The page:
Tour de France 2017: Chris Froome secures fourth overall victory as Dylan Groenewegen wins Champs-Elysees sprint in Paris - Road Cycling UK

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Tour de France 2017: Chris Froome secures fourth overall victory as Dylan Groenewegen wins Champs-Elysees sprint in Paris

Dutch sprinter claims first Grand Tour win on final stage

Chris Froome (Team Sky) described the 2017 Tour de France as his “toughest challenge yet” after sealing a fourth overall victory in five years, while Dylan Groenewegen claimed the final stage in Paris.

Froome crossed the Champs-Elysees finish line with team-mate Michal Kwiatkowski, who has barely left the Sky leader’s side through the three-week race.

Groenewegen, meanwhile, saved his first Grand Tour stage win for the biggest stage of all, outsprinting Andre Greipel (Lotto-Soudal) and Edvald Boasson Hagen (Team Dimension Data).

Dylan Groenewegen won the final stage ahead of Andre Greipel and Edvald Boasson Hagen (Pic: Sirotti)

Having extended his overall lead in Saturday’s time trial, Froome finished the race with a 54-second advantage over Rigoberto Uran (Cannondale-Drapac) – the tightest margin from the 32-year-old’s Tour victories.

And Froome paid tribute to his rivals after a race which hung in the balance until the individual time trial on stage 20.

“This Tour has been my toughest challenge yet,” said Froome. “The performances of my rivals have pushed me harder than ever before, so I want to pay tribute to all the riders for their sportsmanship over the past three weeks. We race hard against each other, we suffer together, but the most special thing is the camaraderie and friendship in the peloton.

“The opportunity to win a fourth Tour de France this year has motivated and inspired me more than ever before. It is an honour to even be mentioned alongside those who form such an important part of the Tour’s history. It is a history I am very proud to be a part of, but every Tour is unique, and every year is a new story to be written.

“I will never forget what it means to wear the maillot jaune, and what an incredible privilege it is to stand here on the Champs Elysees as winner of the Tour de France.”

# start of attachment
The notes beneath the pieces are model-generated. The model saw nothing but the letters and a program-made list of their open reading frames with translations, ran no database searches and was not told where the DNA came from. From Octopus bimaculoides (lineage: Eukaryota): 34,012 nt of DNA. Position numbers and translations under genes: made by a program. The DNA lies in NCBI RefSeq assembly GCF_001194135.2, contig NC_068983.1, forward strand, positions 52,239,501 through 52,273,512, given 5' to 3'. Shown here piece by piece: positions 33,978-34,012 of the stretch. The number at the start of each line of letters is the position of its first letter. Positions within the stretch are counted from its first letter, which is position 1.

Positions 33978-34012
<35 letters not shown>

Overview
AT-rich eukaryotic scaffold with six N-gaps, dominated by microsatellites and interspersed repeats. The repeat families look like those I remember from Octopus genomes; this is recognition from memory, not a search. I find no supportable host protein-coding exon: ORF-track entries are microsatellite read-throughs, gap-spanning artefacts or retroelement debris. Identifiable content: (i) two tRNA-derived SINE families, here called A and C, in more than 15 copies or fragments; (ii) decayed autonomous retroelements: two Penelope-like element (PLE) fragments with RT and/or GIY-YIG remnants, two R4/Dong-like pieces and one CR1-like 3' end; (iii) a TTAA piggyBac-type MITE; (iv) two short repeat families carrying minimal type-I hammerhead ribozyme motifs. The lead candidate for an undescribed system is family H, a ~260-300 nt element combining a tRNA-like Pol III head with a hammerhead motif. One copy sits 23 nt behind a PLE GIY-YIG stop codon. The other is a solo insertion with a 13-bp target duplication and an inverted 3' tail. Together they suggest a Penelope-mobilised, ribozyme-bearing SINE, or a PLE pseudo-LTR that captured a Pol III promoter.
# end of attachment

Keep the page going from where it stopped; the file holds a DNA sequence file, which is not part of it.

Chris Froome crossed the finish line with domestique deluxe Michal Kwiatkowski (Pic: Sirotti)

After a morning flight from Marseille to Paris, the final stage followed a familiar format, with the processional opening kilometres a chance for photographs and a glass of champagne for Froome and his team-mates.

However, with 54km remaining the race began in earnest with a nine rider breakaway going up the road. The escapees were only allowed a slender advantage and the peloton made the catch with approximately 10km remaining.

That prompted a series of counter attacks but the race back came together for the final sprint.

With Marcel Kittel (Quickstep Floors) out of the race, having won five stages of this year’s race, the finale represented a chance for the rest of the peloton’s sprinters to get in on the action.

And Groenewegen needed no second invitation, with the Dutchman launching his sprint early on the final straight and holding off all challengers to seal the biggest victory of his fledgling career.

The final jersey winners (left to right): Warren Barguil, Simon Yates, Chris Froome and Michael Matthews (Pic: Simon Wilkinson/SWPix.com)

For Froome, only Eddy Merckx, Jaques Anquetil, Bernard Hinault and Miguel Indurain now stand above him with five Tour de France wins each.

Having previously won the race in 2013, 2015 and 2016, Froome dedicated his 2017 triumph to his family.

“Firstly I want to dedicate this victory to my family,” he said. “Michelle, Kellan, your love and support makes everything possible. You’ve been there for me through the ups and the downs and my life with you is what makes all the sacrifices worth it. Thank you.
“I also want to thank my team, Team Sky. I could not have achieved this victory without you. On and off the bike, your dedication and passion means we are a team I am proud to be a part of it.

Tour de France 2017: stage 21 – result

1) Dylan Groenewegen (NED) – Team LottoNl-Jumbo- 2.25.39 hours
2) André Greipel (GER) – Lotto Soudal
3) Edvald Boasson Hagen (NOR) – Dimension Data
4) Nacer Bouhanni (FRA) – Cofidis
5) Alexander Kristoff (NOR) – Katusha-Alpecin
6) Borut Bozic (SLO) – Bahrain-Merida
7) Davide Cimolai (ITA) – FDJ
8) Pierre Luc Perichon (FRA) – Team Fortuneo-Oscaro
9) Rüdiger Selig (GER) – Bora-Hansgrohe
10) Daniele Bennati (ITA) – Movistar

Final general classification

1) Chris Froome (GBR) – Team Sky – 86.20.55hrs
2) Rigoberto Uran (COL) – Cannondale-Drapac +54″
3) Romain Bardet (FRA) – Ag2r-La Mondiale +2.20
4) Mikel Landa (ESP) – Team Sky +2.21
5) Fabio Aru (ITA) – Astana +3.05
6) Daniel Martin (IRL) – QuickStep Floors +4.42
7) Simon Yates (GBR) – Orica-Scott +6.14
8) Louis Meintjes (RSA) – UAE Team Emirates +8.20
9) Alberto Contador (ESP) – Trek-Segafredo +8.49
10) Warren Barguil (FRA) – Team Sunweb +9.25
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